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Rokham Fard, co-founder of TheRedPin, says sometimes properties languish because buyers and sellers sabotage potential sales.Kevin Van Paassen/The Globe and Mail

The blazingly hot 2015 real estate market is gradually winding down in Toronto as new listings dwindle and house hunters become distracted by holidays and year-end diversions. The Toronto Real Estate Board figures that when the final numbers are tallied, 2015 will mark a record year for sales and prices.

In December, some listings continue to arrive on the market because of the life circumstances of the owners or because the property is a condo unit that doesn't benefit from improving weather as much as a single-family dwelling does.

At this point, many real estate agents are advising sellers to wait until 2016 to list their properties for sale. That way, the property will appear fresh when buyers turn their attention back to the lists of weekend open houses.

But it's also a time when negotiations heat up on houses and condos that are still sitting. Some figure that December is a good time to strike while rivals are busy and sellers may be weakening in their resolve.

Rokham Fard, co-founder of TheRedPin brokerage, says lots of people are motivated to sign a deal before New Year's Eve, but sometimes properties languish because buyers and sellers sabotage potential sales.

"All of them have a component of mixing emotion and logic," Mr. Fard says.

Sellers, he says, tend to inflate the value of the house because they remember how much work went into the kitchen renovation and they build their memories of family occasions into the value.

He points to the example of a seller that spurned many prospective buyers because they deemed the offers too low – even though the house had been on the market for many months. The owner felt they would get what they thought the house was worth and not what the market was telling them the value was.

The buyer, of course, is comparing the house with others on the market.

"You have to really look at it as selling a product," Mr. Fard advises homeowners. Take all of your own emotional attachments out of it.

One downfall Mr. Fard sees among sellers is that they don't make it easy for house hunters to see it by appointment. Those willing to set a time are usually far more committed than the neighbours who come through the weekend open houses, so they should be accommodated.

"You should be at the mercy of the buyer," Mr. Fard says. "If they want to see it on a Tuesday afternoon, you should make it possible."

He says even people selling their old phones in online advertisements seem to understand that basic concept, but many sellers have such strong confidence in their home's appeal that they think the buyer will accommodate the homeowner's schedule. Instead, he cautions, the seller should be thinking about what other properties the seller might see instead.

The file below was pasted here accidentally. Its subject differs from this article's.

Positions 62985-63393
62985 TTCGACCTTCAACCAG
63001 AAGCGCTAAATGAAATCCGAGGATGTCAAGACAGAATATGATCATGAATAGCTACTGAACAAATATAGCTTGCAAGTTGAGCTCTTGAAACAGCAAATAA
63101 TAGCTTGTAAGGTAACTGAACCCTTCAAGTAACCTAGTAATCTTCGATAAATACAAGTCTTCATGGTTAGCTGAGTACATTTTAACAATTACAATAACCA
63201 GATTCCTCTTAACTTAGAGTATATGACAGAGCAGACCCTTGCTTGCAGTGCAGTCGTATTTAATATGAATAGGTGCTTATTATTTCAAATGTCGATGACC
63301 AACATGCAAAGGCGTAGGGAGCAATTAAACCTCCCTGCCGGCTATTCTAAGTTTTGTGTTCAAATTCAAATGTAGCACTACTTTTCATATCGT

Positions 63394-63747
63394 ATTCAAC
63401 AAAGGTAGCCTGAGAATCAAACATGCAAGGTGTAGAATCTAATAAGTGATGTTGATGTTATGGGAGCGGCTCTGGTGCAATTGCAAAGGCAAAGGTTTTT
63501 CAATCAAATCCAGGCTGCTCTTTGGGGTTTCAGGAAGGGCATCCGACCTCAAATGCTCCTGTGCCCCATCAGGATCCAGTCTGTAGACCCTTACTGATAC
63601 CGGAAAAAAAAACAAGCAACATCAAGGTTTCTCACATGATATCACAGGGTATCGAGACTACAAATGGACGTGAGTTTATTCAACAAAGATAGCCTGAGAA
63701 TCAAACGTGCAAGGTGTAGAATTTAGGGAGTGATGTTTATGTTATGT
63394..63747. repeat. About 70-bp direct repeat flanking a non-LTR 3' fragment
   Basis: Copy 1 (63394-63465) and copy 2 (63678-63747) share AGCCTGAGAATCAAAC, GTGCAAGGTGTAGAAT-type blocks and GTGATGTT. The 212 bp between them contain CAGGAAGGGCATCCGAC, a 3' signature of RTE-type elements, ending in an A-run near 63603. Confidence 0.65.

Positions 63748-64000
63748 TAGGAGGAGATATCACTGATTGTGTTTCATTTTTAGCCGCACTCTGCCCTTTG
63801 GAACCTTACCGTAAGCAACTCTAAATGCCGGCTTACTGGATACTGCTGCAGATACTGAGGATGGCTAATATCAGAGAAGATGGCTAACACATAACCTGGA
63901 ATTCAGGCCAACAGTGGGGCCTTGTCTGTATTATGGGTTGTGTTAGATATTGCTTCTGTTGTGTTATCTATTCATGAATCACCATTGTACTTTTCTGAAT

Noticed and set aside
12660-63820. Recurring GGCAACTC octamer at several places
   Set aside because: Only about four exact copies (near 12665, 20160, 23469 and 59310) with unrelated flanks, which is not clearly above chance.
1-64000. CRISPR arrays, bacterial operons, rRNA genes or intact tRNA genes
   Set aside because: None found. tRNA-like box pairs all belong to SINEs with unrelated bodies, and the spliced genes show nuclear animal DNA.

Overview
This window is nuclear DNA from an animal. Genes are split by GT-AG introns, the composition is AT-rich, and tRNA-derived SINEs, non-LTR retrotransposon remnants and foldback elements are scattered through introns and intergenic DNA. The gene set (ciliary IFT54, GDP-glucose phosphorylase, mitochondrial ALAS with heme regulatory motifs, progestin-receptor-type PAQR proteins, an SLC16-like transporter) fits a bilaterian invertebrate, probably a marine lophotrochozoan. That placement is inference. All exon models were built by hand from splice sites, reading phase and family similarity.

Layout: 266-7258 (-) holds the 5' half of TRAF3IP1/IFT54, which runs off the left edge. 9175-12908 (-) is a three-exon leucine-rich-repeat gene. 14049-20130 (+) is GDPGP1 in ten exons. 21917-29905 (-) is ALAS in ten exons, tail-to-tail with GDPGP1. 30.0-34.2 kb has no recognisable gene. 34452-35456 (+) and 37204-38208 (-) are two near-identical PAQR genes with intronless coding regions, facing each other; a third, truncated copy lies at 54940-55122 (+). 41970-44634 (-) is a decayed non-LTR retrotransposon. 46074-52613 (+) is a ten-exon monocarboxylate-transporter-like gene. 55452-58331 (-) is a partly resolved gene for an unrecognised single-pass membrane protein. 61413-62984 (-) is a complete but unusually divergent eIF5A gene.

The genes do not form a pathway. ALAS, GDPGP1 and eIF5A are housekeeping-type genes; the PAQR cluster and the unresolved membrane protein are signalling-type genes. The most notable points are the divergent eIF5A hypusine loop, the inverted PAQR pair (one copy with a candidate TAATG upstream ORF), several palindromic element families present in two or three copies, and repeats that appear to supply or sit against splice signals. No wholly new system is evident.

"If I am selling anything – even on Kijiji – I will make myself available."

Mr. Fard also warns against sticking around for that appointment or open house if you are the seller. Buyers need to be able to visualize themselves in that home. Usually, they can do that best when the family isn't gathered around the kitchen table for lunch.

He cites the example of shopping when a salesperson follows you around the store or won't stop staring at you. All that does is make the customer uncomfortable, he says, and house hunters feel the same way.

"We've all felt that – where a salesperson is following you and you're not in the zone any more. All you want to do is get out of the store."

He says potential buyers will be reluctant to discuss the home's suitability in front of the owner because they don't want to be disrespectful. But when a number of people are weighing in on a purchase, they need to be able to speak freely, he points out.

As for buyers, he advises them to be realistic about their offering price – whether or not the house has drawn multiple offers. Putting in a lowball bid will often serve only to insult the seller.

"The moment the seller sees you lowballing the offer or looking for a deal, they can feel disrespected," he says. "They don't want to take your offer because they think you're not a motivated, serious buyer."

If competing bidders show up, knowing that there is an offer registered may only encourage them to make a higher bid, he says.

And where there are no rivals, it's still important to go in with a good offer, he says. If buyers truly believe the house is worth less than the asking price, that's a valid position, Mr. Fard says, but the offer should still be strong.

"It shows that you're solid and motivated."

For both sides, he says, it's about stripping away the emotional aspect from a business transaction.

"It's not about what you can get as a deal but what the market dictates about that home."